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PLOS Genetics: A Peer-Reviewed Open-Access Journal All About The Human Genome Project (HGP) All About The Human Genome Project (HGP) The Human Genome Project (HGP) was one of the great feats of exploration in history - an inward voyage of discovery rather than an outward exploration of the planet or the cosmos; an international research effort to sequence and map all of the genes - together known as the genome - of members of our species, Homo sapiens. Completed in April 2003, the HGP gave us the ability, for the first time, to read nature's complete genetic blueprint for building a human being. In this section, you will find access to a wealth of information on the history of the HGP, its progress, cast of characters and future. Educational Resources An Interactive Timeline of the Human Genome [] An interactive, hyper-linked timeline of genetics that takes the reader from Mendel (1865) to the completion of the mapping of the human genome (2003). Top of page General Information Research Model Organisms To view the PDFs on this page you will need Adobe Reader.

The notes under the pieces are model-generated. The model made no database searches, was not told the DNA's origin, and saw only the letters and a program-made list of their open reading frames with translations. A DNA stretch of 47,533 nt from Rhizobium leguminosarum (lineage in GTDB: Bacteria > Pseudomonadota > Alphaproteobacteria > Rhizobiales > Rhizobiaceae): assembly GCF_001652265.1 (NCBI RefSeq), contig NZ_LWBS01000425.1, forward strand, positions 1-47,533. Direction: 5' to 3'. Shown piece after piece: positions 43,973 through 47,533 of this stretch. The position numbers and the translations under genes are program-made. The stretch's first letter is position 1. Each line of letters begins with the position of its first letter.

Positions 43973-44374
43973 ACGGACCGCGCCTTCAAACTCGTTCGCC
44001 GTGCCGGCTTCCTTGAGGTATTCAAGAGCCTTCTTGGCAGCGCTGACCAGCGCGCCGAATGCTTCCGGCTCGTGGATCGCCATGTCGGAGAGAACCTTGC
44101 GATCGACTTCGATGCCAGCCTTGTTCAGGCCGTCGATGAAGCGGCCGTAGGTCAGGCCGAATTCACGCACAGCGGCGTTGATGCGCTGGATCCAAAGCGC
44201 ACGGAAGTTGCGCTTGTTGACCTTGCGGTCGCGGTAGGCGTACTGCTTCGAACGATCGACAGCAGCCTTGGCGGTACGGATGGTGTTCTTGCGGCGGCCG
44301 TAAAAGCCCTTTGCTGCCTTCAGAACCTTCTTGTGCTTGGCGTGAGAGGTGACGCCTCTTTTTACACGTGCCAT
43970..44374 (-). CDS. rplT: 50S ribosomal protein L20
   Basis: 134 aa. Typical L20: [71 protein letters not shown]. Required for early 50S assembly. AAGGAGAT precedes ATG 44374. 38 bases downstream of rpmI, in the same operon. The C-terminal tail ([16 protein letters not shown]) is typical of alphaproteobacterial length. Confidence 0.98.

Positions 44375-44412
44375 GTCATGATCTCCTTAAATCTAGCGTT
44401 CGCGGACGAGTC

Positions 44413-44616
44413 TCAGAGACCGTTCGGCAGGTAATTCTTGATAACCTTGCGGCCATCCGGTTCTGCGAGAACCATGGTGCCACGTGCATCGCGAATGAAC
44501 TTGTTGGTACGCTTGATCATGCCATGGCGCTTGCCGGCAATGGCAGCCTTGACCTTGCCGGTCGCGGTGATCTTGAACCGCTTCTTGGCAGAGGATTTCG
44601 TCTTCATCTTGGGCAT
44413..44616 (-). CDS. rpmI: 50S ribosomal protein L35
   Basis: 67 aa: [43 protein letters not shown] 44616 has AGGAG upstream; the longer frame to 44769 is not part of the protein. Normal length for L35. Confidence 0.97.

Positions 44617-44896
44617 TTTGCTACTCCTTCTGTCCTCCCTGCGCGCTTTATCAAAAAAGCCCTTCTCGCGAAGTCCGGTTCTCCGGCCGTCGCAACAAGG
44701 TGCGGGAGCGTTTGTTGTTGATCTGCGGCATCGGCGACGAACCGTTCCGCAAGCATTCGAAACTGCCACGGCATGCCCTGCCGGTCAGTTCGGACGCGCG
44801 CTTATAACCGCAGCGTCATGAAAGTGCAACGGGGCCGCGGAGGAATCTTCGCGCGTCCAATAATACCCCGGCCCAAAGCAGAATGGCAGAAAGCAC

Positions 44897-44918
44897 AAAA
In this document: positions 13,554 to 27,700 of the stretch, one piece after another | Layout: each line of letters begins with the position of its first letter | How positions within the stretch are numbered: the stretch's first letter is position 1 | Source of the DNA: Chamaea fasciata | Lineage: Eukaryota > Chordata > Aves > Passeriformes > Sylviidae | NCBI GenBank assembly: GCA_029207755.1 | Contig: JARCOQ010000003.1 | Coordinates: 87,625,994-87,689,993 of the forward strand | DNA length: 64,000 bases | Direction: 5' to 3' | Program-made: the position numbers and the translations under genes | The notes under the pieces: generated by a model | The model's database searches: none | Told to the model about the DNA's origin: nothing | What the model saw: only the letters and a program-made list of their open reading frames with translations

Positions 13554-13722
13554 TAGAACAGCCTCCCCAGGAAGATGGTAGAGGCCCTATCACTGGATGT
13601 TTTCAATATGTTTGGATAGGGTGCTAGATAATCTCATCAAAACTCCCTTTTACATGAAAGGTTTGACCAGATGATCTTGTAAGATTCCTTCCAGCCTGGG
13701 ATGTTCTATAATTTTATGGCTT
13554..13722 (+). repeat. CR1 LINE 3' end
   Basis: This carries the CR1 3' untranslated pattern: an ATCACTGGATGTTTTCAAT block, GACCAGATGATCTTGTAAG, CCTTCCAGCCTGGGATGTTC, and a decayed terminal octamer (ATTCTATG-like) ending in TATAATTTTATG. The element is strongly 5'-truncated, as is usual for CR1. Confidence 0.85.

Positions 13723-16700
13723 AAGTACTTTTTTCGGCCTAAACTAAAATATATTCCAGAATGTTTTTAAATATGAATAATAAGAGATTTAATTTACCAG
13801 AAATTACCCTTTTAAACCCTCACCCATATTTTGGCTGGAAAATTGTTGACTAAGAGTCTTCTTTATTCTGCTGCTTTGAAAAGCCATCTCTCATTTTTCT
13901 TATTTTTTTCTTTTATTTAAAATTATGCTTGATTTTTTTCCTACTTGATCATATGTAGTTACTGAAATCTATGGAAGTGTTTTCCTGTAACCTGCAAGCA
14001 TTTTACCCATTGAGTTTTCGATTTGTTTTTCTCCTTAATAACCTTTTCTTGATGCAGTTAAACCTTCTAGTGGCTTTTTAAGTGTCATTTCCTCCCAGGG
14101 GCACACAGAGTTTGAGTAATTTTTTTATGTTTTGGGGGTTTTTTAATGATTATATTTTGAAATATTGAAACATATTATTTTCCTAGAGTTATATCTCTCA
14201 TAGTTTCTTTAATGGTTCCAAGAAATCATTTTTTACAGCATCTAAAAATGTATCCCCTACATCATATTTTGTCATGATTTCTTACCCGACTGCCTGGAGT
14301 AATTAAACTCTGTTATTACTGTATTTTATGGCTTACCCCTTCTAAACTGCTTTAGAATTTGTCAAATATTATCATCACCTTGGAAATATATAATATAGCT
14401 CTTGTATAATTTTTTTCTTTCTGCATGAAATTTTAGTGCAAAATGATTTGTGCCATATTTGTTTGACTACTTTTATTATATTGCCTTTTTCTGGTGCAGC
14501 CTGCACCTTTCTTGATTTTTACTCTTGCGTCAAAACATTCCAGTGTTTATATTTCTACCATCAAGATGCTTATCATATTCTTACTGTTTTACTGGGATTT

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“Why Do We Have to Learn This Stuff?”—A New Genetics for 21st Century Students Citation: Redfield RJ (2012) “Why Do We Have to Learn This Stuff?”—A New Genetics for 21st Century Students. PLoS Biol 10(7): e1001356. doi:10.1371/journal.pbio.1001356 Series Editor: Cheryl A. Published: July 3, 2012 Copyright: © 2012 Rosemary J. Funding: The author received no specific funding for this work. Competing interests: The author has declared that no competing interests exist. Several years ago, our biology program decided to develop a new second-year “Fundamentals of Genetics” course to replace the third-year course that was our legacy from David Suzuki and Tony Griffiths. The Canon Our old course followed the canonical textbook structure, using genetic analysis (see Box 1 for Glossary) to teach the principles of transmission genetics, with the history of genetics providing the organizing framework (see, for example, [1],[2]). Box 1. Epigenetic: heritable differences due to reversible modification of DNA rather than to changes in DNA sequence. Box 2. A Clean Break with the Canon